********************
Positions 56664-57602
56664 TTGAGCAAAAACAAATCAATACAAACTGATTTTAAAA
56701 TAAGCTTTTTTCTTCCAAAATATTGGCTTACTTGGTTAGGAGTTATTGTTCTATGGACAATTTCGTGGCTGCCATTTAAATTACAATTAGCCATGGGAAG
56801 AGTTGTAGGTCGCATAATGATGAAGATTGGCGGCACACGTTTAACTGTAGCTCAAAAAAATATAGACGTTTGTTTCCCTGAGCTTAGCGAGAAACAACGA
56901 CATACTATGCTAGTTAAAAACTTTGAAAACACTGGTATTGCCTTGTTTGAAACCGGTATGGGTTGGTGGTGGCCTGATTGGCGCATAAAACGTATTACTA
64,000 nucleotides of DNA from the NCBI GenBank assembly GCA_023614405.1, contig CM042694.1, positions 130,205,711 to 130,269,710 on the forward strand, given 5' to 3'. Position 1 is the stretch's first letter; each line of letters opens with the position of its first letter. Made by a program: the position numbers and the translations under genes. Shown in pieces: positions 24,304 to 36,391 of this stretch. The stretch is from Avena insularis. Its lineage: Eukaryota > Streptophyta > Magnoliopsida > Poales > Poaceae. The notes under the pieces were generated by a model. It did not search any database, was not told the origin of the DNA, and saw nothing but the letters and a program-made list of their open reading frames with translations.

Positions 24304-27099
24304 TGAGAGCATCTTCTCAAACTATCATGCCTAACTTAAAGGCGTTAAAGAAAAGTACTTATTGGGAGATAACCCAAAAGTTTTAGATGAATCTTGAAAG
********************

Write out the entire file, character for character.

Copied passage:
Positions 56664-57602
56664 TTGAGCAAAAACAAATCAATACAAACTGATTTTAAAA
56701 TAAGCTTTTTTCTTCCAAAATATTGGCTTACTTGGTTAGGAGTTATTGTTCTATGGACAATTTCGTGGCTGCCATTTAAATTACAATTAGCCATGGGAAG
56801 AGTTGTAGGTCGCATAATGATGAAGATTGGCGGCACACGTTTAACTGTAGCTCAAAAAAATATAGACGTTTGTTTCCCTGAGCTTAGCGAGAAACAACGA
56901 CATACTATGCTAGTTAAAAACTTTGAAAACACTGGTATTGCCTTGTTTGAAACCGGTATGGGTTGGTGGTGGCCTGATTGGCGCATAAAACGTATTACTA
64,000 nucleotides of DNA from the NCBI GenBank assembly GCA_023614405.1, contig CM042694.1, positions 130,205,711 to 130,269,710 on the forward strand, given 5' to 3'. Position 1 is the stretch's first letter; each line of letters opens with the position of its first letter. Made by a program: the position numbers and the translations under genes. Shown in pieces: positions 24,304 to 36,391 of this stretch. The stretch is from Avena insularis. Its lineage: Eukaryota > Streptophyta > Magnoliopsida > Poales > Poaceae. The notes under the pieces were generated by a model. It did not search any database, was not told the origin of the DNA, and saw nothing but the letters and a program-made list of their open reading frames with translations.

Positions 24304-27099
24304 TGAGAGCATCTTCTCAAACTATCATGCCTAACTTAAAGGCGTTAAAGAAAAGTACTTATTGGGAGATAACCCAAAAGTTTTAGATGAATCTTGAAAG